Honda Finance Settles Discrimination Investigation

American Honda Finance Corporation will pay $24 million in compensation and change the way it does business to settle a discrimination case brought by the Justice Department and the Consumer Financial Protection Bureau. The two federal agencies teamed up to investigate complaints about American Honda Finance Corporation’s unsavory lending practices. Borrowers alleged that Honda Finance was engaged in a pattern of discrimination in its lending practices. Specifically the joint investigation looked at a system of subjective and unsupervised discretion in loan pricing that resulted in African American, Asian, Pacific Islander and Hispanic borrowers paying higher interest than other loan customers. This was not an isolated instance of a rogue employee doing the wrong thing. The practice was widespread, affecting thousands of minority customers. The DOJ and CFPB coordinated investigation revealed that, on average, African Americans were made to pay more than $250 more than whites over the course of the loan; Hispanics $200 more on average; and Asian/Pacific Islanders $150 more on average. All, because of their race or national origin, not because of their credit-worthiness.

The crux of the problem was that Honda Finance, like other captive auto lenders, allowed car dealers wide discretion to vary the interest rate beyond that which could be justified by objective factors of credit-worthiness. Often the car buyer will ask the finance manager something like, “What’s the best rate you can get me?” Or, “What do I qualify for?” The finance manager comes back with a number that is higher than that initially set by the bank, but the borrower has no idea that is not the lowest rate based on credit-related factors. They have no idea the rate offered is based on race-based prejudice rather than market-based factors. Honda Finance encouraged this behavior with its incentive system that paid the dealers more for loans that included a higher interest markup. One might say that Honda Finance incentivized deceptive or discriminatory conduct.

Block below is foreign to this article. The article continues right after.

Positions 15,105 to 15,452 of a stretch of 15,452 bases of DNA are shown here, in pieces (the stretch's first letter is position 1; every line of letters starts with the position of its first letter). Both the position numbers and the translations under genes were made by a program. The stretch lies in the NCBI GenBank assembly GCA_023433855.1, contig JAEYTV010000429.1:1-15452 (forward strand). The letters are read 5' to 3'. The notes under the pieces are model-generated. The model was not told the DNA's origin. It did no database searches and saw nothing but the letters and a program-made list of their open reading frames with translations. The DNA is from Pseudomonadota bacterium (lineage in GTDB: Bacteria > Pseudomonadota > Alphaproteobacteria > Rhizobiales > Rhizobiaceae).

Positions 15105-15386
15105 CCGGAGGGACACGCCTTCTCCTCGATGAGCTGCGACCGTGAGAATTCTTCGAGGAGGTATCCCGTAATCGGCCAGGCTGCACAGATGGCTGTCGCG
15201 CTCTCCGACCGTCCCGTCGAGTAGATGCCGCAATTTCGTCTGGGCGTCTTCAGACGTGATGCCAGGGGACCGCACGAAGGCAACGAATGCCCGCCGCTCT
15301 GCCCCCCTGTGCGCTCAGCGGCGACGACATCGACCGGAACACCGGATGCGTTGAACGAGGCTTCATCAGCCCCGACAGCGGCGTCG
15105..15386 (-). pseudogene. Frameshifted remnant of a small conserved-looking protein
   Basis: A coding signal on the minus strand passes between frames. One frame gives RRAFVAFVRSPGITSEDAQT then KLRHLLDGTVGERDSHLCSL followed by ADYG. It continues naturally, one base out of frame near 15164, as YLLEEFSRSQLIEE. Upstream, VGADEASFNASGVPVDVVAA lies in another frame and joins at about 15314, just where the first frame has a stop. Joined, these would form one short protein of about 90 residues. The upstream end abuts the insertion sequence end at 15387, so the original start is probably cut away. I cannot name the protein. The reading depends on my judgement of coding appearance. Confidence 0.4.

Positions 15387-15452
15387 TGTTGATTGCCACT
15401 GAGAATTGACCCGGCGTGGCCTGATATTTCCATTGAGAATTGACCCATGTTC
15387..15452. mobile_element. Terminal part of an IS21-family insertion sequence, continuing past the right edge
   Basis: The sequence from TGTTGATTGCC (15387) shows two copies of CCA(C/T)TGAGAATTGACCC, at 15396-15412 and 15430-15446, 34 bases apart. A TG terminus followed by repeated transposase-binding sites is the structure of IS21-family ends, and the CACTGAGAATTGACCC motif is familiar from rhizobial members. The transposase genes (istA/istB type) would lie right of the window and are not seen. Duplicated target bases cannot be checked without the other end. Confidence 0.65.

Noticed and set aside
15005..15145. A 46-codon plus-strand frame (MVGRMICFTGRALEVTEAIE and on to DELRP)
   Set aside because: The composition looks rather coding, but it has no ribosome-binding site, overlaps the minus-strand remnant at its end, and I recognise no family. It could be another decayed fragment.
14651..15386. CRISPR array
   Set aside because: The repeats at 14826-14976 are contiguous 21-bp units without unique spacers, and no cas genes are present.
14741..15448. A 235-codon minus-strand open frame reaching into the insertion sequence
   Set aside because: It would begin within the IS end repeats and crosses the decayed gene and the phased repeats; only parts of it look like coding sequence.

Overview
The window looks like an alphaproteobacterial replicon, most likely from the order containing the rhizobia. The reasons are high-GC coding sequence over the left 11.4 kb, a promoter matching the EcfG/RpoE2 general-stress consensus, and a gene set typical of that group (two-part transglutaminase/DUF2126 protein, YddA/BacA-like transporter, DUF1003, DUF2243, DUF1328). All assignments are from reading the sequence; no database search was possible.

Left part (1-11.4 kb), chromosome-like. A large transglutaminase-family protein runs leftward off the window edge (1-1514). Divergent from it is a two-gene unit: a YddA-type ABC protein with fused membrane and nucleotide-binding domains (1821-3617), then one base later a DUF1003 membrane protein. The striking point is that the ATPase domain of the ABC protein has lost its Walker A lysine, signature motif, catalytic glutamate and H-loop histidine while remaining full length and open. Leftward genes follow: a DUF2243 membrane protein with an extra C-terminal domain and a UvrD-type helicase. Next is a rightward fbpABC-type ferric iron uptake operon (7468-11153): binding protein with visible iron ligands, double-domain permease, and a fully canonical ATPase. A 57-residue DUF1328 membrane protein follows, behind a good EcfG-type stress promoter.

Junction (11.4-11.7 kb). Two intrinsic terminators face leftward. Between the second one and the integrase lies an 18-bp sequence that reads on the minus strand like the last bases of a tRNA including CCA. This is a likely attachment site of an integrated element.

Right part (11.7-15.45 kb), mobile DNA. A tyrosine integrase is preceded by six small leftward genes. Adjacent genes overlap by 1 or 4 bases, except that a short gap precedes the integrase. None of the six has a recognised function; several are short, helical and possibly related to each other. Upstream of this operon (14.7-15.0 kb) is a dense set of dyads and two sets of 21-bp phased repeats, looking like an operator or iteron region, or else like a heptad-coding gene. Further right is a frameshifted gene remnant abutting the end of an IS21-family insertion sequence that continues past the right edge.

As a result of the settlement, Honda will limit the dealer’s discretion to charge interest rate markups and change the way it pays the dealers to place its loans. Justice Department Civil Rights Division leader Vanita Gupta explained, “We believe that Honda’s new compensation system balances fair compensation for dealers and fair lending for consumers. We hope that Honda’s leadership will spur the rest of the industry to constrain dealer markup in address discriminatory pricing.”

It is not hard to read between the lines. Gupta clearly implies that Honda Finance is not alone. Other dealers and lenders also conspire to offer minorities less favorable terms than they offer to whites. Interest should be a function of the cost of credit, related to the ability of the borrower to repay the loan. Whether a borrower has light or dark skin – or comes from Kenya, Tonga or Tennessee – should be irrelevant to the rate of interest he or she pays. The Equal Credit Opportunity Act (ECOA) and other consumer protection laws prohibit discriminatory pricing.

The landmark settlement was filed this week in the Central District of California. The terms must now be approved by the court.

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